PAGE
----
Ohio State fans have been extremely lucky to watch Kyle Young do Kyle Young things ™ for the past four seasons, and luckily for us, Young’s decided to give it one more go-round in the scarlet and gray. Young announced today that he plans on utilizing the NCAA’s bonus year of eligibility so he can return to the Ohio State basketball program for a fifth season.
Young has missed more than 20 games during his four years at Ohio State due to various injuries. As a sophomore, he missed several weeks with a stress fracture in his leg. As a junior, he missed multiple games after underdoing an emergency appendectomy just hours after Ohio State’s 67-59 loss to West Virginia (he still pulled down 11 rebounds in 22 minutes while his appendix was ready to burst). This past season, he sustained two concussions in a matter of four weeks, causing him to miss a few regular season games as well as two games in the Big Ten Tournament and Ohio State’s NCAA Tournament loss to Oral Roberts.
While Young’s body doesn’t have the mileage on it that most four-year players do, his injury history is longer than most folks’ grocery list. Especially considering the head injuries he sustained last season, many people believed he would go pro so he could make money while he still can — you can only take so many head/brain injuries before your career is over.
Regardless, Young must have received positive feedback from his doctors and family, because he’s decided to return to Columbus for one more crack at a Big Ten Title. He’ll return to a loaded roster that should retain nearly all of its major contributors from last season, including Seth Towns, Justice Sueing, Justin Ahrens, and possibly the duo of E.J. Liddell and Duane Washington Jr. Seth Towns should be healthy and closer to his Harvard-form than he was last season, and former Penn State point guard Jamari Wheeler also announced that he would be transferring to Ohio State for his final year of eligibility. With Young also returning, this Ohio State team has a chance do big things.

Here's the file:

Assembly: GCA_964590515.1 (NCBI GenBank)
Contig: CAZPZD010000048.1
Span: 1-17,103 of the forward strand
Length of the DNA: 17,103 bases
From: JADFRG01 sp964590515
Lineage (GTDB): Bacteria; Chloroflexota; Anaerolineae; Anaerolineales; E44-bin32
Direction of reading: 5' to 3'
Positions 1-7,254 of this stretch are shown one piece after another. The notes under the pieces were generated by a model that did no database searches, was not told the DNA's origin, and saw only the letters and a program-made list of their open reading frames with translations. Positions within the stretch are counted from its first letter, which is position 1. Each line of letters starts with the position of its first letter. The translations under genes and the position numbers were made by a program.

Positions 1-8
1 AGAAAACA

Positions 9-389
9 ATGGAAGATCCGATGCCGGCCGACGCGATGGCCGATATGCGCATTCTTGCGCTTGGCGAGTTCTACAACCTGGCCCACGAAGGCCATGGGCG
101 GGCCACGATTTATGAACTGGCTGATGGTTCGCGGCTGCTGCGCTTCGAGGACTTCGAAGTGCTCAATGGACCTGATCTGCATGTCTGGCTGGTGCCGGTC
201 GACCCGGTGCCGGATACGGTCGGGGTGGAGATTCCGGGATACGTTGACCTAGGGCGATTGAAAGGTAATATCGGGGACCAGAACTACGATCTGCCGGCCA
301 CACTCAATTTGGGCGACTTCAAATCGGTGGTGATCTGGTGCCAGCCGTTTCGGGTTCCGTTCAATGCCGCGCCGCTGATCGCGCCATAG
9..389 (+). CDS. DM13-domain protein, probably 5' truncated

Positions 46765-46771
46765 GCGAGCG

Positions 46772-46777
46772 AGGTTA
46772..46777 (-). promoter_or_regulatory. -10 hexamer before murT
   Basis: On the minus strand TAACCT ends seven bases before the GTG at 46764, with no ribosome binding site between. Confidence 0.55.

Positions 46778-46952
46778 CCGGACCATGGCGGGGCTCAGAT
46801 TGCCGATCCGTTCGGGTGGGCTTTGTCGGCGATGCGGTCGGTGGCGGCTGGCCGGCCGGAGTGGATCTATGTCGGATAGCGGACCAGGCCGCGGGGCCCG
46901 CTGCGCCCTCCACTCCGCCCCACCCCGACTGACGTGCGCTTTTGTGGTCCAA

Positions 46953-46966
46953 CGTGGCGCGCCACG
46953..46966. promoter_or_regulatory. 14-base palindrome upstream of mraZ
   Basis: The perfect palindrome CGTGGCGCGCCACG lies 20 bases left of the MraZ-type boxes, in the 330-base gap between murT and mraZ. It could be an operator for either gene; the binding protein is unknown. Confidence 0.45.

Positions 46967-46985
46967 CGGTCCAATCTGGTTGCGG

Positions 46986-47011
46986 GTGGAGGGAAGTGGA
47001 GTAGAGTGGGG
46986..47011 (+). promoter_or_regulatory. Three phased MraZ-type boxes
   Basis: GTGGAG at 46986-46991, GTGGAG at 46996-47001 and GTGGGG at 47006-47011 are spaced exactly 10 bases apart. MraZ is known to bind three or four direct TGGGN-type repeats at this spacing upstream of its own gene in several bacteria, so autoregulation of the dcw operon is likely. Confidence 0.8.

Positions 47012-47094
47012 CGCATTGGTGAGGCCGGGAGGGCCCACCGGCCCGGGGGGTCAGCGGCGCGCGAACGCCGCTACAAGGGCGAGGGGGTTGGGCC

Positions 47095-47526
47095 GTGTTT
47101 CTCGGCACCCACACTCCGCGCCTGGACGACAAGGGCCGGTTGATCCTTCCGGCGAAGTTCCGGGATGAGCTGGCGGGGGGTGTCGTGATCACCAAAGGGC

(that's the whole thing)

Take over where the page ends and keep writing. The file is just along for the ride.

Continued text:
During his first four seasons in Columbus, Young averaged 6 points and 4.3 rebounds per contest across 108 games, 65 of which he started. He more than quadrupled his three-point percentage from his freshman to senior year (10% to 43.3%), and nearly doubled his free throw percentage from start to finish as well (45.5% to 84.6%). He averaged 8.6 points and 5.5 rebounds per game last year, and will look to improve on those numbers during his final season with the Buckeyes next year.
At least a few more Buckeyes will make similar announcements in the coming weeks. Last week, we broke down who might be on their way out and who is without a doubt returning for the 2021-2022 season. You can check that piece out here.